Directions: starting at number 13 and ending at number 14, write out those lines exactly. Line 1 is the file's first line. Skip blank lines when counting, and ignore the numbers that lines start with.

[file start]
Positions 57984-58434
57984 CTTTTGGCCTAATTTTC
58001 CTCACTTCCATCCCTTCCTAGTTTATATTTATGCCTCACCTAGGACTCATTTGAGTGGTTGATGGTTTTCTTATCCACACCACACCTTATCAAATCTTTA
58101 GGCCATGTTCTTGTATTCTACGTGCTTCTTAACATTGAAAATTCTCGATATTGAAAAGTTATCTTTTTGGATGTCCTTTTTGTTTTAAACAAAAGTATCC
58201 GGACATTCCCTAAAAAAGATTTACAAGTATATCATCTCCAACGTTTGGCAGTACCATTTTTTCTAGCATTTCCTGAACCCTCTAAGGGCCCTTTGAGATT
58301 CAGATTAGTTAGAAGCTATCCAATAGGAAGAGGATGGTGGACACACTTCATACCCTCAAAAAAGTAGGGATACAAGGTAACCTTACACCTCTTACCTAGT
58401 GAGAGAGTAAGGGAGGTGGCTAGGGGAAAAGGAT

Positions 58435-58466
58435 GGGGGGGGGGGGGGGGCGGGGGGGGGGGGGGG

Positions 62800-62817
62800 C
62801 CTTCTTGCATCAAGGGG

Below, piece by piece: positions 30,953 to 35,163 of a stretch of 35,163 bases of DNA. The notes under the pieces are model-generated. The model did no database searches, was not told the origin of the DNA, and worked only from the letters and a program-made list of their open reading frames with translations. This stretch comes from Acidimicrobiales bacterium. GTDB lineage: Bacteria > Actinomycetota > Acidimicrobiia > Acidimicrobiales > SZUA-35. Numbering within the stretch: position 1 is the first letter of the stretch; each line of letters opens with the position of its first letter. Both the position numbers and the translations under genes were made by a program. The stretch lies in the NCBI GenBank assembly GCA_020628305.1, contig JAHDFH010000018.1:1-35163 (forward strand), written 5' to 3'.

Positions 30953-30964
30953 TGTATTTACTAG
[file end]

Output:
Below, piece by piece: positions 30,953 to 35,163 of a stretch of 35,163 bases of DNA. The notes under the pieces are model-generated. The model did no database searches, was not told the origin of the DNA, and worked only from the letters and a program-made list of their open reading frames with translations. This stretch comes from Acidimicrobiales bacterium. GTDB lineage: Bacteria > Actinomycetota > Acidimicrobiia > Acidimicrobiales > SZUA-35. Numbering within the stretch: position 1 is the first letter of the stretch; each line of letters opens with the position of its first letter. Both the position numbers and the translations under genes were made by a program. The stretch lies in the NCBI GenBank assembly GCA_020628305.1, contig JAHDFH010000018.1:1-35163 (forward strand), written 5' to 3'.

Positions 30953-30964